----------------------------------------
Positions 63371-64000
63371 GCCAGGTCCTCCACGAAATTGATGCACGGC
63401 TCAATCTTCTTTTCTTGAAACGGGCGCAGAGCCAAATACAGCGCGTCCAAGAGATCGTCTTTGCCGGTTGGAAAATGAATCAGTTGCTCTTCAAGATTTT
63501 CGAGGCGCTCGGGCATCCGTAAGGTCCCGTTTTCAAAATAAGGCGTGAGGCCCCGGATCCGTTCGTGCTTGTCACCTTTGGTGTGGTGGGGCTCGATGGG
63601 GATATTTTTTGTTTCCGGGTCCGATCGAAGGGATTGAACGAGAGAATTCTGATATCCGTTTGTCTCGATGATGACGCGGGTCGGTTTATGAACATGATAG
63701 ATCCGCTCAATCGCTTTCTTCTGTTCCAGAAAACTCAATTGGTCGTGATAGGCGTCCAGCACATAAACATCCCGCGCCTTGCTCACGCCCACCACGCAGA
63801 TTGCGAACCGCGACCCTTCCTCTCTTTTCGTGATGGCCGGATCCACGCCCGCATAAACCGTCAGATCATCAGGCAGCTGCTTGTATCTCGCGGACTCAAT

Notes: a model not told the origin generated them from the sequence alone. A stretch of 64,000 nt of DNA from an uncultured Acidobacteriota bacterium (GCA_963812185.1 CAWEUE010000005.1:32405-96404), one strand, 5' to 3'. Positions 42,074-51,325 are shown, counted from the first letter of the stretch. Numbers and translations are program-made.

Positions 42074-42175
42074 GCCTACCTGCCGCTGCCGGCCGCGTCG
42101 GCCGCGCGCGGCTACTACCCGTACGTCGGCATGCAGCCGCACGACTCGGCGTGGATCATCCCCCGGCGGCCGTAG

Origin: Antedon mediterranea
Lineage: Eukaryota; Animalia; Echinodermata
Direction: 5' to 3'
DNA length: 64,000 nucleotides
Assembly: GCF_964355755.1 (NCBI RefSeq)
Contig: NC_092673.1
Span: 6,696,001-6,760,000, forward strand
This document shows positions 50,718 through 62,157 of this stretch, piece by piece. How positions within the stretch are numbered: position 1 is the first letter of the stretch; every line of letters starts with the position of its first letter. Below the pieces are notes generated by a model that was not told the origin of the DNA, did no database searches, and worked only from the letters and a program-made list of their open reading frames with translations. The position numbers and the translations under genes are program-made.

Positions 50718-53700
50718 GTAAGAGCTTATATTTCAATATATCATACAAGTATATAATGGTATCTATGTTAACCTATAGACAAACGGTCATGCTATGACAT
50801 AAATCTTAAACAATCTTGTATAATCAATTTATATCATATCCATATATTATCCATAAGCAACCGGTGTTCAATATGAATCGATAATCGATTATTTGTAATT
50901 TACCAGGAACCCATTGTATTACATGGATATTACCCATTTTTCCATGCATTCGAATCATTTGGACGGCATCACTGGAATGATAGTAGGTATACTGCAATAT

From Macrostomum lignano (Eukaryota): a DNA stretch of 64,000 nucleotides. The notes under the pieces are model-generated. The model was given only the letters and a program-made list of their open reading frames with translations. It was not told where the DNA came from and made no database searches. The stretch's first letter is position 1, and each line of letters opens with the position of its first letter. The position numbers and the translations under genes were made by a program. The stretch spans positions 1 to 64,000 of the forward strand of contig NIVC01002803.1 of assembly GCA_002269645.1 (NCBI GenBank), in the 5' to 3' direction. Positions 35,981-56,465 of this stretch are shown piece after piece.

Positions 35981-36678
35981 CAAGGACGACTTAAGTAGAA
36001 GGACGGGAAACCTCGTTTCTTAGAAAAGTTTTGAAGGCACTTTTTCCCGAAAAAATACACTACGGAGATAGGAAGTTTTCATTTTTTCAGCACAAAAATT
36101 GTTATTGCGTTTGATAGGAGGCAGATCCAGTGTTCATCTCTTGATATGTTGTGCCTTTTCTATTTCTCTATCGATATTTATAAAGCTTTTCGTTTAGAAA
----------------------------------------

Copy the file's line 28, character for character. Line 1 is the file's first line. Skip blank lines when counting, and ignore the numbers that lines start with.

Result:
36101 GTTATTGCGTTTGATAGGAGGCAGATCCAGTGTTCATCTCTTGATATGTTGTGCCTTTTCTATTTCTCTATCGATATTTATAAAGCTTTTCGTTTAGAAA